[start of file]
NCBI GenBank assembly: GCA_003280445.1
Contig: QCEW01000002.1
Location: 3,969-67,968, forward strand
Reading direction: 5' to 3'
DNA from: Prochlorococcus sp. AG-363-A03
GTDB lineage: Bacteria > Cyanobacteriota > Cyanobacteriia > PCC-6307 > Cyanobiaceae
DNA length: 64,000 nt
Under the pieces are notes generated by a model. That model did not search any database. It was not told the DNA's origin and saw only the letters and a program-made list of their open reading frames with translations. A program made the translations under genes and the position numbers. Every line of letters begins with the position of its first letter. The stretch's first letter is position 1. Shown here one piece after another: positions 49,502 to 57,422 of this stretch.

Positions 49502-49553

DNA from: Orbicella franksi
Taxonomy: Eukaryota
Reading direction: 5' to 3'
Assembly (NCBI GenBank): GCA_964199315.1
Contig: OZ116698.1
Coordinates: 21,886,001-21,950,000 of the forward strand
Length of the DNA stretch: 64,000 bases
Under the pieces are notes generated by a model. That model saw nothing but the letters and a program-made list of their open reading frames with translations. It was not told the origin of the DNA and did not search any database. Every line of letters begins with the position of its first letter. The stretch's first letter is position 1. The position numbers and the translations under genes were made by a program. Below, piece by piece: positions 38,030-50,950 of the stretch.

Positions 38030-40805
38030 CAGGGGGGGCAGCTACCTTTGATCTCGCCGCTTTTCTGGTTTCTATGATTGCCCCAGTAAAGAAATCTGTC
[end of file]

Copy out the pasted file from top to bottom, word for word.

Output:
NCBI GenBank assembly: GCA_003280445.1
Contig: QCEW01000002.1
Location: 3,969-67,968, forward strand
Reading direction: 5' to 3'
DNA from: Prochlorococcus sp. AG-363-A03
GTDB lineage: Bacteria > Cyanobacteriota > Cyanobacteriia > PCC-6307 > Cyanobiaceae
DNA length: 64,000 nt
Under the pieces are notes generated by a model. That model did not search any database. It was not told the DNA's origin and saw only the letters and a program-made list of their open reading frames with translations. A program made the translations under genes and the position numbers. Every line of letters begins with the position of its first letter. The stretch's first letter is position 1. Shown here one piece after another: positions 49,502 to 57,422 of this stretch.

Positions 49502-49553

DNA from: Orbicella franksi
Taxonomy: Eukaryota
Reading direction: 5' to 3'
Assembly (NCBI GenBank): GCA_964199315.1
Contig: OZ116698.1
Coordinates: 21,886,001-21,950,000 of the forward strand
Length of the DNA stretch: 64,000 bases
Under the pieces are notes generated by a model. That model saw nothing but the letters and a program-made list of their open reading frames with translations. It was not told the origin of the DNA and did not search any database. Every line of letters begins with the position of its first letter. The stretch's first letter is position 1. The position numbers and the translations under genes were made by a program. Below, piece by piece: positions 38,030-50,950 of the stretch.

Positions 38030-40805
38030 CAGGGGGGGCAGCTACCTTTGATCTCGCCGCTTTTCTGGTTTCTATGATTGCCCCAGTAAAGAAATCTGTC